No amount of “pressure” will change these facts. Parliament and its pro-capitalist parties are a bulwark of the banks, the major corporations and the super rich against the population. The only path to resolving the enormous crises that confront the working class—war, climate breakdown, crumbling social services, the lack of affordable housing and declining working conditions—is a revolutionary struggle against inequality and the control of the economy by an unaccountable financial oligarchy. This requires an immediate and implacable struggle to build a new revolutionary leadership, a socialist party of the working class.
Pseudo-left organisations such as the Socialist Workers Party (SWP) dedicate themselves to preventing workers from drawing this conclusion. Having championed Corbyn’s leadership as the beginning of a socialist transformation of the Labour Party, the SWP now encourages workers to abandon any hope of building a revolutionary alternative to it.
In an article published July 28, “The left must be ready to fight a Keir Starmer Labour government”, Socialist Worker editor Charlie Kimber writes, “Labour will break strikes, expel refugees to their deaths, let the climate crisis rip and lock up those who resist its rule.” He adds that so-called “left challenges” to Labour from various Corbynites “see their mission as forcing their re-entry into the Labour Party after having been suspended, sidelined or expelled,” and that “At present electoral challenges to Labour won’t mobilise more than a small minority.”
Workers’ response, he argues, must be “to struggle through strikes and protests and defiance.”
What does this mean? Kimber insists that workers must call on the trade union bureaucracy to “commit now to a ‘100 days’ programme to fight” a Starmer-led government. These are the same trade union leaders that Kimber describes earlier in the article as being “involved in a conscious process of self‑deception and peddling myths to their members” about the prospects for a Labour government.
Nevertheless, these bureaucrats should demand above inflation pay rises, the repeal of the worst of the anti-strike laws and anti-migrant laws, and to refusing licenses for new oil, gas and coal projects.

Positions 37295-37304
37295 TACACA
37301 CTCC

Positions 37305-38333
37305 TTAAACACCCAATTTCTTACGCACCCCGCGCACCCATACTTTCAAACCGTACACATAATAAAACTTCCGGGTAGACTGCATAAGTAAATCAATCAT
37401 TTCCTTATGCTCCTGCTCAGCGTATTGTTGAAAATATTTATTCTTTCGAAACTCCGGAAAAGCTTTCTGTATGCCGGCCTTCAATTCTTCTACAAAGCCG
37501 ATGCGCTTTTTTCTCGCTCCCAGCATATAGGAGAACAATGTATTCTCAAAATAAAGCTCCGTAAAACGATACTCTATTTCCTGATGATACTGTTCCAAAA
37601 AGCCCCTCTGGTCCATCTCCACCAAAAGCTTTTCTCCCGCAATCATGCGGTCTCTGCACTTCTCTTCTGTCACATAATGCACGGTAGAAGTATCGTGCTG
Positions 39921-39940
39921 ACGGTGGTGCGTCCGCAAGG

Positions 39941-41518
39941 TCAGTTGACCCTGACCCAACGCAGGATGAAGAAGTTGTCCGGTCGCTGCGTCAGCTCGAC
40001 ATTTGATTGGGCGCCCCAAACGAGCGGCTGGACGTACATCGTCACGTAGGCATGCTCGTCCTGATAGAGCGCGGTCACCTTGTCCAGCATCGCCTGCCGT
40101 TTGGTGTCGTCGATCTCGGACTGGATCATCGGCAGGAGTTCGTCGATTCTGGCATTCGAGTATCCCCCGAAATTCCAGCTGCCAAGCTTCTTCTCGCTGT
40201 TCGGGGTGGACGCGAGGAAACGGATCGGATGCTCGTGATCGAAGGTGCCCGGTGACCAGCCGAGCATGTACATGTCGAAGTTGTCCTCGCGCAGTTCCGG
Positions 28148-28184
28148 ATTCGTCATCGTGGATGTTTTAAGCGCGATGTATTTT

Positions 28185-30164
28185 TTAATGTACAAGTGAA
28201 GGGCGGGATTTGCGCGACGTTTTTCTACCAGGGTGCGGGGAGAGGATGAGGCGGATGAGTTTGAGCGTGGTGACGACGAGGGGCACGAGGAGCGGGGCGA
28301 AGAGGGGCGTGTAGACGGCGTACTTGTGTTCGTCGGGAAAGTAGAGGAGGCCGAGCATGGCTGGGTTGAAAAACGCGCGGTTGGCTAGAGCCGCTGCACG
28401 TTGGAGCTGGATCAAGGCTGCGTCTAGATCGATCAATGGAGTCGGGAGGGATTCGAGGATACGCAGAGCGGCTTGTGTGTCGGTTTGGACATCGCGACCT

Even by the standards of the Corbynites once so enthusiastically championed by the SWP, this is a gutless programme. Above all it avoids any mention of the central political task facing the working class of opposing NATO’s war against Russia in Ukraine. The SWP is formally opposed to the war but rejects absolutely any struggle against a trade union and Labour bureaucracy which the Tories depend on to demobilise the working class and clear the way for the war to proceed.
The SWP’s line is so carefully calibrated to what the union bureaucracy would find acceptable that it does not even raise demands such as the defence of the National Health Service or the nationalisation of essential services that would have once been commonplace.
Kimber’s is a perspective for political prostration. His message is, “Abandon hope now because there is no hope anyway!”
The domination of the Labour Party over the working class is accepted as a permanent state of affairs. Workers are forever consigned to a series of ever-more limited defensive struggles, desperately placing pressure on the right-wing union bureaucracy that will supposedly in turn place pressure on equally right-wing Labour and Tory governments.
The collapse of reformist, social democratic politics and the transformation of the trade unions into the allies of the corporations—all evident even in what Kimber writes—are covered over with the claim that Labour is still “a party that rests on workers’ organisations,” meaning the unions. This is a lie, told to divert attention from the burning political question of our time: the need to build a socialist party of the working class on the principles of Marxism upheld by the world Trotskyist movement, the International Committee of the Fourth International and the Socialist Equality Parties.